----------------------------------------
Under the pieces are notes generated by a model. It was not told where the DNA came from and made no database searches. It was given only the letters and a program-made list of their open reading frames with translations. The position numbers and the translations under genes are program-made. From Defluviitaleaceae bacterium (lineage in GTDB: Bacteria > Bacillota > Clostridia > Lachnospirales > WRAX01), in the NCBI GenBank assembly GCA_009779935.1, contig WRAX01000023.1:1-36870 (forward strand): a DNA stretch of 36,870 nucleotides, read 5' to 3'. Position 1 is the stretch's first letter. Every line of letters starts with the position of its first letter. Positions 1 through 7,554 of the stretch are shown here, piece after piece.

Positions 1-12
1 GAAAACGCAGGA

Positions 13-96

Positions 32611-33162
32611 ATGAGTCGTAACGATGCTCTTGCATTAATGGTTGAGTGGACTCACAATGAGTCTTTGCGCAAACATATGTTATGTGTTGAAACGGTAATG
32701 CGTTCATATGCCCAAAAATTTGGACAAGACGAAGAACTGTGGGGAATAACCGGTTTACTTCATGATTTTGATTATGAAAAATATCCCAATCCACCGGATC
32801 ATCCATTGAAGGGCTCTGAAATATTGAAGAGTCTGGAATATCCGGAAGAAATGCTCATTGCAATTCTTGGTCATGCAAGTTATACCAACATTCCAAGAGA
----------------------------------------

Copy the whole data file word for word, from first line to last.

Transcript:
Under the pieces are notes generated by a model. It was not told where the DNA came from and made no database searches. It was given only the letters and a program-made list of their open reading frames with translations. The position numbers and the translations under genes are program-made. From Defluviitaleaceae bacterium (lineage in GTDB: Bacteria > Bacillota > Clostridia > Lachnospirales > WRAX01), in the NCBI GenBank assembly GCA_009779935.1, contig WRAX01000023.1:1-36870 (forward strand): a DNA stretch of 36,870 nucleotides, read 5' to 3'. Position 1 is the stretch's first letter. Every line of letters starts with the position of its first letter. Positions 1 through 7,554 of the stretch are shown here, piece after piece.

Positions 1-12
1 GAAAACGCAGGA

Positions 13-96

Positions 32611-33162
32611 ATGAGTCGTAACGATGCTCTTGCATTAATGGTTGAGTGGACTCACAATGAGTCTTTGCGCAAACATATGTTATGTGTTGAAACGGTAATG
32701 CGTTCATATGCCCAAAAATTTGGACAAGACGAAGAACTGTGGGGAATAACCGGTTTACTTCATGATTTTGATTATGAAAAATATCCCAATCCACCGGATC
32801 ATCCATTGAAGGGCTCTGAAATATTGAAGAGTCTGGAATATCCGGAAGAAATGCTCATTGCAATTCTTGGTCATGCAAGTTATACCAACATTCCAAGAGA